Wednesday, August 27, 2014

Warm, Humid & Busy with the ARRL DX CW Contest in the Rear View.

Winding (Grinding) Road of Life
Here we are at the end of August and normally, I'd be excited about the upcoming contest season. The reality of it is, there has been little time for ham radio. That does not appear to be changing any time soon. My last QSO was a contest QSO during the CQ World Wide WPX CW Contest on May 25th, 2014! I knew it had been awhile but I did not know it had been that long. 

Living down here in the lower 48, it's still very warm and humid. Back in Alaska, they have snow in the forecast and it's weather I was used to this time of year. Summers seemed short but with the 24 hours of daylight, you packed in many an hour of summer fun before the September snows arrived. Here, summers are much longer as is fall, so there is more time to spend doing things outdoors, if you have the time. 

The weeks are long, the weekends are short and life has been very busy. We (my wife and I) spend hours and hours commuting to and from work each week, at least fifteen hours per week. That right there is my radio time. My weekends are for home activities and when the weather allows, we hop on the Harley and head for less busy roads, normally into New Hampshire. The photo above was taken by my bridal passenger as we made our way down a less traveled road enjoying the lack of commuter mayhem. 

I like to compare my current life to a weekend contest. Fast paced, lots of interference or QRM (traffic), some great runs (early morning commutes when we beat the crowd) and some grinds, those days when you are stuck in bumper to bumper traffic, which is most afternoons. I went from apps that ran APRS to apps the help me find the path of last resistance, like WAZE. When we lived in Alaska, I never worried about traffic! Here, it's key to getting some of my life back. If you're not familiar with WAZE, it's a live representation of traffic conditions and it can help you find the least congested path to your destination. If I did not use WAZE on a daily basis, I'd be losing even more of my personal life. I have no affiliation with the company, only a satisfied user.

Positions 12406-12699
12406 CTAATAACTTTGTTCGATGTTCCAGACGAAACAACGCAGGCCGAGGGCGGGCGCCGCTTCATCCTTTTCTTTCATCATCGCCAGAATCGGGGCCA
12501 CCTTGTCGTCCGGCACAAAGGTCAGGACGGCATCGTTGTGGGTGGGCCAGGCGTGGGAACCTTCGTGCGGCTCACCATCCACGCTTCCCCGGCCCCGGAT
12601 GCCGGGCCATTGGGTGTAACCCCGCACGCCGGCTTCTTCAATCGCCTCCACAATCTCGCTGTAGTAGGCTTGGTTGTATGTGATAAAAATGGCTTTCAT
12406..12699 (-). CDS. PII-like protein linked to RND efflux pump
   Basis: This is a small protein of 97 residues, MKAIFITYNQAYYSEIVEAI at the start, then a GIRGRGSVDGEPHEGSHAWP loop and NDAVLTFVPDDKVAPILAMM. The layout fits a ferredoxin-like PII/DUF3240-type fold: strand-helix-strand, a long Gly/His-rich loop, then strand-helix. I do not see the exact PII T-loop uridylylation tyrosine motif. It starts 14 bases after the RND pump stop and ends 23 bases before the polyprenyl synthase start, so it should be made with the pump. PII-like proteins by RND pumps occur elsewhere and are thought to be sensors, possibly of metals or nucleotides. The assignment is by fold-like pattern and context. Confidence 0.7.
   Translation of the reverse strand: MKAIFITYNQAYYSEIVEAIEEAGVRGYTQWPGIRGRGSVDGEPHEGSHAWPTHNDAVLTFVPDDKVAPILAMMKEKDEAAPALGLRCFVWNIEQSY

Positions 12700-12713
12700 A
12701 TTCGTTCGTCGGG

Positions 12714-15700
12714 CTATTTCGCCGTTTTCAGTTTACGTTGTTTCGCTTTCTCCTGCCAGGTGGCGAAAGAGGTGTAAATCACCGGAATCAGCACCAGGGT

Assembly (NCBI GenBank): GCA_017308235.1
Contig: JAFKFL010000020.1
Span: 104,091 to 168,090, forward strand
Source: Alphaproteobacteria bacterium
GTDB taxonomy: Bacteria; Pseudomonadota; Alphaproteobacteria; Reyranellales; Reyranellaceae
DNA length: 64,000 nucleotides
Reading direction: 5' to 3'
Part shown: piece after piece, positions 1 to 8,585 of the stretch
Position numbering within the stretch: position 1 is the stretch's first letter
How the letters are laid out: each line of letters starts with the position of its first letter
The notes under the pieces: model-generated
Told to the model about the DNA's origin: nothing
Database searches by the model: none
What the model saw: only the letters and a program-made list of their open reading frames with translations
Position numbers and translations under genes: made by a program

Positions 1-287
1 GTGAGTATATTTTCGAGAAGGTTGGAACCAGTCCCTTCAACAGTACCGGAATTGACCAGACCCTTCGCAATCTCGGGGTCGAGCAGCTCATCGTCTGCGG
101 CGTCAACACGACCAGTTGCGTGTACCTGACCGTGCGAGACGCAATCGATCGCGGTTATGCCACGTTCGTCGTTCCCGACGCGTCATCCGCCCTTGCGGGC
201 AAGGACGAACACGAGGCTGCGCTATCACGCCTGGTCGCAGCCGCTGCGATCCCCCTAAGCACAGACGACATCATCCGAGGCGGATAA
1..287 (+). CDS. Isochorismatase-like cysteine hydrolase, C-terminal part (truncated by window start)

Why do I miss ham radio? Seems most everyone is pretty darn friendly, with the exception being the 14.313 idiots. Hams create software that would cost hundreds and maybe thousands of dollars in the real world and we can download them for free! Nothing is free here in MA! There is a tax, a fee, or a process for everything!  My yearly license plate excise taxes would easily purchase that new HF rig I've wanted for years! I miss communicating with the different HF modes and here, people communicate with horns and hand signals. European pileups were cake compared to life in the Boston fast lane. Kudos to those that live for it and enjoy it, but like SSB contests, it's not really my cup of tea (Pun intended).

AK2MA Single Band QRP Effort